Ernest Lawson

Part of a group of New York painters called “The Eight*,” Ernest Lawson was fascinated by the urban environment of early 20th-century New York and also the bucolic landscape of the Hudson River. His style was close to pure Impressionism*, and many of his works focus on the influence of human beings on the landscapes, quite often with the suggestion that someone has just been a part of the scene. He also completed numerous snow scenes as well as depictions of the less-than-beautiful side of life that including squatter’s shacks, railroads and urban city views. Although he associated with the Social Realists* led by Robert Henri, he did not adopt that subject matter as the focus of his painting. On his canvases, he used a palette knife and heavy impasto with bold, bright colors.

Born in Nova Scotia, he spent his boyhood in Ontario because his father, a doctor, had taken a job in Kansas City, and Lawson decided not to move until he turned age 15. When he joined his family, he studied at the Kansas City Art Institute. The next year he traveled in Mexico with his father and worked as a draftsman and studied at the Santa Clara Art Academy. In 1890, he went to New York to enroll in the Art Students League* and from 1892-1894, spent time at the summer school of Cos Cob, Connecticut with his friends and Art Students League teachers John Twachtmann and J. Alden Weir and other Impressionist* painters at that art colony. There, he first painted “en plein air”*, meaning outside in the ‘open air’, and reportedly his exposure to new ideas at Cos Cob shaped the remainder of his career. From Weir, he heard these comments: “You are trying to get the whole world on one canvas. Simplify everything and stick to your first impressions.” (Spencer, 165)

From 1893 to 1898, he was in France which included study in Paris at the Academy Julian* with Jean Paul Laurens and Benjamin Constant. In Paris, he shared a studio with Somerset Maugham, who used him as the prototype for Frederic Lawson in his novel, Of Human Bondage.

In France, Lawson studied only briefly at the Academy and spent most of his time painting in the countryside pursuing his new love of working “en plein-air”. Returning to New York City in 1894, he settled there for many years, living from 1898 in Washington Heights, which then was a rural area with much wooded landscape and grazing animals. He painted the bucolic landscape around him, especially the Hudson River in winter, and generally led a quiet life although he continued to travel including back to France and to Spain and throughout New England including Cos Cob, Connecticut and Cornish, New Hampshire. He was active somewhat in Canada, where he exhibited in Toronto with the Canadian Art Club, of which he was a member and which resulted in having his first painting purchased by the National Gallery of Canada. He also returned to Kansas City to teach at the Art Institute in 1926 and the Broadmoor Academy* in from 1927 to 1928.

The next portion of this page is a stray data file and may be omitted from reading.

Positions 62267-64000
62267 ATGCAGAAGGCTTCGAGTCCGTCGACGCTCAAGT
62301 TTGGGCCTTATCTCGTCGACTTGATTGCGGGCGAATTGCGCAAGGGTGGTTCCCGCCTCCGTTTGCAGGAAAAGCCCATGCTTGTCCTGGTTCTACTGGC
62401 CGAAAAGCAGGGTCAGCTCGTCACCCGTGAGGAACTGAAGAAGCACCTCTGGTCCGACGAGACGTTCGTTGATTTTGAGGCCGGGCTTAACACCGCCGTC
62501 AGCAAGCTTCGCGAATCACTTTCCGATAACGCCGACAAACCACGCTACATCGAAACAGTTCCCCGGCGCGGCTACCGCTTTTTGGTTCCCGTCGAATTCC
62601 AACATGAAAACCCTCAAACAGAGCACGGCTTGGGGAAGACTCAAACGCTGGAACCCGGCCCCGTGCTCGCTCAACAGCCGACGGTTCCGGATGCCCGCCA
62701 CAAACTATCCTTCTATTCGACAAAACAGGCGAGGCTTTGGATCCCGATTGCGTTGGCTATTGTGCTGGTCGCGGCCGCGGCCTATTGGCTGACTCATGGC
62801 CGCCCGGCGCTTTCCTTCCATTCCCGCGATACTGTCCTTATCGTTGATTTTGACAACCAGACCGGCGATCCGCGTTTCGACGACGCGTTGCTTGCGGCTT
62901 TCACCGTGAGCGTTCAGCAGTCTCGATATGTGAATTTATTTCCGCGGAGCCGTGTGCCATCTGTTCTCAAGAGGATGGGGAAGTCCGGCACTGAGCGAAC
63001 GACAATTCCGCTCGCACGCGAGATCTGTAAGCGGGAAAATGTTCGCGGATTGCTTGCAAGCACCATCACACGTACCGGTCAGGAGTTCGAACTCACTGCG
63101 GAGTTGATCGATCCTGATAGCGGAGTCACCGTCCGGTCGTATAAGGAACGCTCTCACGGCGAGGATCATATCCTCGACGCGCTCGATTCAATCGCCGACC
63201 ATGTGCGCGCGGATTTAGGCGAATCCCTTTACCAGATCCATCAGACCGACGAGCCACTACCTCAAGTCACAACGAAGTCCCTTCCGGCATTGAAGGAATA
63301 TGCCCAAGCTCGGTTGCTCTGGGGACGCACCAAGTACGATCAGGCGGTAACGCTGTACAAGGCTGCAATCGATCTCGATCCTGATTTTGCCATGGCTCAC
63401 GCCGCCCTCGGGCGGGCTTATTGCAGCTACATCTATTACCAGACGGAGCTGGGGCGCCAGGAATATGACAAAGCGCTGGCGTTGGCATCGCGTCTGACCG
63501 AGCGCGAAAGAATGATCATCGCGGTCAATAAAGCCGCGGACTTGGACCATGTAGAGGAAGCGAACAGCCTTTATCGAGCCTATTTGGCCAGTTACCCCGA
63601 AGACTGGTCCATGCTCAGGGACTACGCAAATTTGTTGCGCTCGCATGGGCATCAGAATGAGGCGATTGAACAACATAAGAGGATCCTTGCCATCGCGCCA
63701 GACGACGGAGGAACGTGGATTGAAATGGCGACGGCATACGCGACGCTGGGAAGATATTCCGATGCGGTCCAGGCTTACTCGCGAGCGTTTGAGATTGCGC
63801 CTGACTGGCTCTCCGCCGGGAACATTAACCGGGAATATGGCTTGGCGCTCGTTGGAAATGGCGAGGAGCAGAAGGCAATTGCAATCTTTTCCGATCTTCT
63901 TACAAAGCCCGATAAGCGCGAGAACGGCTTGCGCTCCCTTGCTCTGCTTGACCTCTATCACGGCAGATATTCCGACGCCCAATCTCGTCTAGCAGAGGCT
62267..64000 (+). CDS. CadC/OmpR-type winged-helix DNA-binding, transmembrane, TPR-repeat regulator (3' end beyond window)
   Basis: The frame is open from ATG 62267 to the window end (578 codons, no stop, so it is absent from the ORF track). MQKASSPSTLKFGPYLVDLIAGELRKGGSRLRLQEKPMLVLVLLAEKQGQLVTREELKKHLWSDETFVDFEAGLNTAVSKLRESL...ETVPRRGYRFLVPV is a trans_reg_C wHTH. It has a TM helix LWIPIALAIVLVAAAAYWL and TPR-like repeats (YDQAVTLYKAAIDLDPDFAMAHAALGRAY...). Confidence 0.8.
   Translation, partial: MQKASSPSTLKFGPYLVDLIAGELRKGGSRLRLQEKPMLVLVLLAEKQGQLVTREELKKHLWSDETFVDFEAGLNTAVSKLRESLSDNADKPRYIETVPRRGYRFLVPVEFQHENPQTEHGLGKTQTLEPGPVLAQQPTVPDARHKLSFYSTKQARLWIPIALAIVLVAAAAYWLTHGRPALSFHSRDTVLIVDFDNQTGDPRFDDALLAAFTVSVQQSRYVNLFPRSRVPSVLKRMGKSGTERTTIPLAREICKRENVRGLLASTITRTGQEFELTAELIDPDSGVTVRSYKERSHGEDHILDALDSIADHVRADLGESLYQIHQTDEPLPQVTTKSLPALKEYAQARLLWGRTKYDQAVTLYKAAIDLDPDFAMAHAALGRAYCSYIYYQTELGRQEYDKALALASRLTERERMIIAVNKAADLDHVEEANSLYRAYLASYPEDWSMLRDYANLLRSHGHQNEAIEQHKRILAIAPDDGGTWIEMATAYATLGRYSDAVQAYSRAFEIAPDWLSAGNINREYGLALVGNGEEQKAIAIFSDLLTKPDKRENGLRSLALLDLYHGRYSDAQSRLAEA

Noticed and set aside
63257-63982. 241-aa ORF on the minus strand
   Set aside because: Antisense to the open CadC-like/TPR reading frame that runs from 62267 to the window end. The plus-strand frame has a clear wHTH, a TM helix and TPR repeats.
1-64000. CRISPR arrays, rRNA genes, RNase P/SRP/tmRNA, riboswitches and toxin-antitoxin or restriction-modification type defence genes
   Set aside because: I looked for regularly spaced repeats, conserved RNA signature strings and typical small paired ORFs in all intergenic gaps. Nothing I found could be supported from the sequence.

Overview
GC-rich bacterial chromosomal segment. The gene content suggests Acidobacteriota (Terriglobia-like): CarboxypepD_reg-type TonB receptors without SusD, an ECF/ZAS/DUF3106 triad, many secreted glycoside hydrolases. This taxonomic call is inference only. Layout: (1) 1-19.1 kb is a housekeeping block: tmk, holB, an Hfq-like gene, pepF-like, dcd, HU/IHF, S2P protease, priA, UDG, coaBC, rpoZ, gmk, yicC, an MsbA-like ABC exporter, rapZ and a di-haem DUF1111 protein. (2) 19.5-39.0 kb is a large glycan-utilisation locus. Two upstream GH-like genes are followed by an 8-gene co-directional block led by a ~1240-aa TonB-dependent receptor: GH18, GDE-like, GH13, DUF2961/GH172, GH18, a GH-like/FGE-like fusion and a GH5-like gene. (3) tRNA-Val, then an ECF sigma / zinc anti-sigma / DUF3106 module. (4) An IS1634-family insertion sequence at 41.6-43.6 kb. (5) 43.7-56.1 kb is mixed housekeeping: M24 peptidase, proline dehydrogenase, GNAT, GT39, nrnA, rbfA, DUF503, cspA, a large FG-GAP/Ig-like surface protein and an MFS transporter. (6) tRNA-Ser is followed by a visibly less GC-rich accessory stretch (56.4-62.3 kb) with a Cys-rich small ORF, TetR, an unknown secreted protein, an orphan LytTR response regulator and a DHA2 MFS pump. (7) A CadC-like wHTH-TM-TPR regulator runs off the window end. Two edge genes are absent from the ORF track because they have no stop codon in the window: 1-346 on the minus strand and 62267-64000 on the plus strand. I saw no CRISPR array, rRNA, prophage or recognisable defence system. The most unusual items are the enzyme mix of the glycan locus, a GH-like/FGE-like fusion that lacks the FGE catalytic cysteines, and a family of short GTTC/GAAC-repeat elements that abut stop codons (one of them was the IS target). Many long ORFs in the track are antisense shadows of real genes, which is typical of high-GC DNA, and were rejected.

In 1908, he participated in the 1908 exhibition of “The Eight” at Macbeth Gallery*. Unlike Henri and the other Social Realists of “The Eight,” Lawson preferred vistas to intimate views and was the only artist in that exhibition who painted landscapes rather than street life. His affiliation with The Eight was interesting because most members of the group, excepting the highly individualistic Maurice Prendergast, were in rebellion against the prettiness of Impressionist landscape painting which, Lawson, of course represented.

In 1912-1913, he was one of the founders of the National Association of Painters and Sculptors*. This organization planned the 1913 Armory Show* that remains famous in art history for being a large-scale introduction of modernist art to the American public. In 1917, he was elected a Full Member of the National Academy of Design*.

In his later years, he moved frequently because he was troubled with personal, financial and health problems. He taught briefly in Hartford, Connecticut and was distraught because he could earn so little money. In 1939, near Miami, Florida, he died from drowning, which some thought suicide. From 1931, he had visited Florida regularly to seek help for his chronic arthritis and in 1934 had moved there.

Michael David Zellman, 300 Years of American Art
Peter Hastings Falk, Editor, Who Was Who in American Art